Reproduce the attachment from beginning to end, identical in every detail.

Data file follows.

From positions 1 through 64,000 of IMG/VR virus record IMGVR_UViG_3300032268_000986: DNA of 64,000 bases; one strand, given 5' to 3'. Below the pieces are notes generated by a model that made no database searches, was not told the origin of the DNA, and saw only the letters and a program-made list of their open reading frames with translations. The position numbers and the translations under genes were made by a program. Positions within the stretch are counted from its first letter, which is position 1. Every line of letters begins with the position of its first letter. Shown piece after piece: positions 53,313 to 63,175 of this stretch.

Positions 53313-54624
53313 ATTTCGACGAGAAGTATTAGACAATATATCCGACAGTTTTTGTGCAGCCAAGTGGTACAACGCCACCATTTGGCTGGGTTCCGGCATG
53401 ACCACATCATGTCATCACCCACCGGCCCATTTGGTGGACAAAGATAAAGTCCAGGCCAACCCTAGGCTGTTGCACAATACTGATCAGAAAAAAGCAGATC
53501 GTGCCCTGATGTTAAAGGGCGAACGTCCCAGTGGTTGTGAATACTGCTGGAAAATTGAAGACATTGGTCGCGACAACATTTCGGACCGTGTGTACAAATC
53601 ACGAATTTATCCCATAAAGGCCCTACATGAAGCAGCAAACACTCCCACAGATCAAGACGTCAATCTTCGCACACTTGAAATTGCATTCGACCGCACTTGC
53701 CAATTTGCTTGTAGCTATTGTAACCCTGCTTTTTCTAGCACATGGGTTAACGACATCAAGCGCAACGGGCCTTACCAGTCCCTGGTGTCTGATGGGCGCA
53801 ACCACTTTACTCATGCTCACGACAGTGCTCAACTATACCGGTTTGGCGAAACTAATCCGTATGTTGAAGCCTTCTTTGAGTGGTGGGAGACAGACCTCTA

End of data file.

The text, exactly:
From positions 1 through 64,000 of IMG/VR virus record IMGVR_UViG_3300032268_000986: DNA of 64,000 bases; one strand, given 5' to 3'. Below the pieces are notes generated by a model that made no database searches, was not told the origin of the DNA, and saw only the letters and a program-made list of their open reading frames with translations. The position numbers and the translations under genes were made by a program. Positions within the stretch are counted from its first letter, which is position 1. Every line of letters begins with the position of its first letter. Shown piece after piece: positions 53,313 to 63,175 of this stretch.

Positions 53313-54624
53313 ATTTCGACGAGAAGTATTAGACAATATATCCGACAGTTTTTGTGCAGCCAAGTGGTACAACGCCACCATTTGGCTGGGTTCCGGCATG
53401 ACCACATCATGTCATCACCCACCGGCCCATTTGGTGGACAAAGATAAAGTCCAGGCCAACCCTAGGCTGTTGCACAATACTGATCAGAAAAAAGCAGATC
53501 GTGCCCTGATGTTAAAGGGCGAACGTCCCAGTGGTTGTGAATACTGCTGGAAAATTGAAGACATTGGTCGCGACAACATTTCGGACCGTGTGTACAAATC
53601 ACGAATTTATCCCATAAAGGCCCTACATGAAGCAGCAAACACTCCCACAGATCAAGACGTCAATCTTCGCACACTTGAAATTGCATTCGACCGCACTTGC
53701 CAATTTGCTTGTAGCTATTGTAACCCTGCTTTTTCTAGCACATGGGTTAACGACATCAAGCGCAACGGGCCTTACCAGTCCCTGGTGTCTGATGGGCGCA
53801 ACCACTTTACTCATGCTCACGACAGTGCTCAACTATACCGGTTTGGCGAAACTAATCCGTATGTTGAAGCCTTCTTTGAGTGGTGGGAGACAGACCTCTA